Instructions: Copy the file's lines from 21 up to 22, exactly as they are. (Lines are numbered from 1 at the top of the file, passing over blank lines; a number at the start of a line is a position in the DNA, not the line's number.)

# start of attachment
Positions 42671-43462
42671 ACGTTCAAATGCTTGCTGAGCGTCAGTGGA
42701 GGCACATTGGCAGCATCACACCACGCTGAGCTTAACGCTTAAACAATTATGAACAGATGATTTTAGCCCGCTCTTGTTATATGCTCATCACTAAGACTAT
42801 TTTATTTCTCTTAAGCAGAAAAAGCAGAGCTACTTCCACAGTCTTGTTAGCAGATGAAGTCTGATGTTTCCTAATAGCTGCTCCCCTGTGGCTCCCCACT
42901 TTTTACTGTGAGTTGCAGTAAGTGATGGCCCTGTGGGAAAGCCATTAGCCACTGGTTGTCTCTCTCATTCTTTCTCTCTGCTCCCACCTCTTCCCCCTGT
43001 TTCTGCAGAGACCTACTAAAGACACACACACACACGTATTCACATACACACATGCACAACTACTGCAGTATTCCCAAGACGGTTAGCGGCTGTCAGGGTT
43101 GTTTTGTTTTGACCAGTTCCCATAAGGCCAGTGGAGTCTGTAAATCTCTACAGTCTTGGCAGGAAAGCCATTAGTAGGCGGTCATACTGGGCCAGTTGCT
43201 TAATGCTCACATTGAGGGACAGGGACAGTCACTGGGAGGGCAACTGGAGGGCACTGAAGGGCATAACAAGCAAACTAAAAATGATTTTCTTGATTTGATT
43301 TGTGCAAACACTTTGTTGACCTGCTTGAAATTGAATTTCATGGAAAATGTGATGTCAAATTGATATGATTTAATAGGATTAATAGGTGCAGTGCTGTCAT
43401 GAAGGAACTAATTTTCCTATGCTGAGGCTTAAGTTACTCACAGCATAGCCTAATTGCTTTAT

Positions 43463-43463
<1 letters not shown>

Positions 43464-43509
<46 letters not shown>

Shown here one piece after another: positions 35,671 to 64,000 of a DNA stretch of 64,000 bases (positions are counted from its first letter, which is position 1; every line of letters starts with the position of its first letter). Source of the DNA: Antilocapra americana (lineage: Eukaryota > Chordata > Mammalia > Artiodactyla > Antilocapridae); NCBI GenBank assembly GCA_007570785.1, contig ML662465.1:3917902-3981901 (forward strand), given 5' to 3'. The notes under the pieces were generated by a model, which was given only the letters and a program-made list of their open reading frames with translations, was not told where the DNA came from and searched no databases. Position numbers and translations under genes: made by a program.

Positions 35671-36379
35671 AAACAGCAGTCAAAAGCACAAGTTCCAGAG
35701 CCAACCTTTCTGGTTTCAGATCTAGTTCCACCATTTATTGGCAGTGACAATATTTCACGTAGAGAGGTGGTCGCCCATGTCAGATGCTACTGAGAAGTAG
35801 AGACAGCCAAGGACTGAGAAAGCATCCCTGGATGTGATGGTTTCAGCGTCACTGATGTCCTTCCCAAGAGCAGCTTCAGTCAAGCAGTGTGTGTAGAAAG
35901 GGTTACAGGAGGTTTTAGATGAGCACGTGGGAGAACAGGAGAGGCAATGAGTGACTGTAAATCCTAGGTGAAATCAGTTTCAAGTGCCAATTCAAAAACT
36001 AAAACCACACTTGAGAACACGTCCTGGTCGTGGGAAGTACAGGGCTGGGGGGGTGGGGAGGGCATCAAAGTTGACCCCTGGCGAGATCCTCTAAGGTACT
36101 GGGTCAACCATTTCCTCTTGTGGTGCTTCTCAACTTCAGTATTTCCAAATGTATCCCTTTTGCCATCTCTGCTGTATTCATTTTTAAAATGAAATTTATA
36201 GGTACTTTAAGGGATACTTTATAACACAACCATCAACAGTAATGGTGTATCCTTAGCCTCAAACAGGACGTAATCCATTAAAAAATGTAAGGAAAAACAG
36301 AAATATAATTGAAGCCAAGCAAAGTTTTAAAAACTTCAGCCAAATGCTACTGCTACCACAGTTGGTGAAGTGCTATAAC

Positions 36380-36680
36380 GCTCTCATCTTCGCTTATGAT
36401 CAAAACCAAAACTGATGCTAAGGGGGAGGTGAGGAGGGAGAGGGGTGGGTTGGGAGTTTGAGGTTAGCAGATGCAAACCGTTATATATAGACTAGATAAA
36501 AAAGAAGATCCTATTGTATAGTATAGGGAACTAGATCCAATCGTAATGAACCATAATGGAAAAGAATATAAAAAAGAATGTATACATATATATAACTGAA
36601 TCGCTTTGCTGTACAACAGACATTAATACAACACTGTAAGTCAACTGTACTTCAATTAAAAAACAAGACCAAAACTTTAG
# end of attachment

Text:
36001 AAAACCACACTTGAGAACACGTCCTGGTCGTGGGAAGTACAGGGCTGGGGGGGTGGGGAGGGCATCAAAGTTGACCCCTGGCGAGATCCTCTAAGGTACT
36101 GGGTCAACCATTTCCTCTTGTGGTGCTTCTCAACTTCAGTATTTCCAAATGTATCCCTTTTGCCATCTCTGCTGTATTCATTTTTAAAATGAAATTTATA